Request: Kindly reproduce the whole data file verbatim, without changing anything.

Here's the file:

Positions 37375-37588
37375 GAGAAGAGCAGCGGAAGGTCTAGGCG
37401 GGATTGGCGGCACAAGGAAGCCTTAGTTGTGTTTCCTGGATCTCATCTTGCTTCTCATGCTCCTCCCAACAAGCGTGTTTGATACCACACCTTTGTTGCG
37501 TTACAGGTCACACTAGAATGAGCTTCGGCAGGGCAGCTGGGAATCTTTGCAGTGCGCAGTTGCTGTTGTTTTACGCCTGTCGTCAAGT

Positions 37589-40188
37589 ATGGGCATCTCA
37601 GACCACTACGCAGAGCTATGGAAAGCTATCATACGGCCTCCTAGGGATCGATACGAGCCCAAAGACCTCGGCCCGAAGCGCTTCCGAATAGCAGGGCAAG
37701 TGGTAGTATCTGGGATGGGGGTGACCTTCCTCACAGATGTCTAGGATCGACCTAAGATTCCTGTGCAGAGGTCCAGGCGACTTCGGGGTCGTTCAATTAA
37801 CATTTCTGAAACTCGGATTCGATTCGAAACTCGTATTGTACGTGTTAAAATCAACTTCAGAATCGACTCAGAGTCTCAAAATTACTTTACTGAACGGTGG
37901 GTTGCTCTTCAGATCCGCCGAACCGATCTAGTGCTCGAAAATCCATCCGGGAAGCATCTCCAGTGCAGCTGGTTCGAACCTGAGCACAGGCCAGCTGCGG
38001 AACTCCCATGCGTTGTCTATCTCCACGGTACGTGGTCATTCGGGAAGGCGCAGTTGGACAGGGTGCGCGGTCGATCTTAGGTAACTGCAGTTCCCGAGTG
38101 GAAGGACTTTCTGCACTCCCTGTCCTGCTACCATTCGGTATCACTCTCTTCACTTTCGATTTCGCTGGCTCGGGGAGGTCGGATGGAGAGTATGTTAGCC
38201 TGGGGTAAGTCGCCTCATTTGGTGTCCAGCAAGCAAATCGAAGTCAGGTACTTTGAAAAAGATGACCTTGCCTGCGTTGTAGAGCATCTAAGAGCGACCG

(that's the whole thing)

Positions 37375-37588
37375 GAGAAGAGCAGCGGAAGGTCTAGGCG
37401 GGATTGGCGGCACAAGGAAGCCTTAGTTGTGTTTCCTGGATCTCATCTTGCTTCTCATGCTCCTCCCAACAAGCGTGTTTGATACCACACCTTTGTTGCG
37501 TTACAGGTCACACTAGAATGAGCTTCGGCAGGGCAGCTGGGAATCTTTGCAGTGCGCAGTTGCTGTTGTTTTACGCCTGTCGTCAAGT

Positions 37589-40188
37589 ATGGGCATCTCA
37601 GACCACTACGCAGAGCTATGGAAAGCTATCATACGGCCTCCTAGGGATCGATACGAGCCCAAAGACCTCGGCCCGAAGCGCTTCCGAATAGCAGGGCAAG
37701 TGGTAGTATCTGGGATGGGGGTGACCTTCCTCACAGATGTCTAGGATCGACCTAAGATTCCTGTGCAGAGGTCCAGGCGACTTCGGGGTCGTTCAATTAA
37801 CATTTCTGAAACTCGGATTCGATTCGAAACTCGTATTGTACGTGTTAAAATCAACTTCAGAATCGACTCAGAGTCTCAAAATTACTTTACTGAACGGTGG
37901 GTTGCTCTTCAGATCCGCCGAACCGATCTAGTGCTCGAAAATCCATCCGGGAAGCATCTCCAGTGCAGCTGGTTCGAACCTGAGCACAGGCCAGCTGCGG
38001 AACTCCCATGCGTTGTCTATCTCCACGGTACGTGGTCATTCGGGAAGGCGCAGTTGGACAGGGTGCGCGGTCGATCTTAGGTAACTGCAGTTCCCGAGTG
38101 GAAGGACTTTCTGCACTCCCTGTCCTGCTACCATTCGGTATCACTCTCTTCACTTTCGATTTCGCTGGCTCGGGGAGGTCGGATGGAGAGTATGTTAGCC
38201 TGGGGTAAGTCGCCTCATTTGGTGTCCAGCAAGCAAATCGAAGTCAGGTACTTTGAAAAAGATGACCTTGCCTGCGTTGTAGAGCATCTAAGAGCGACCG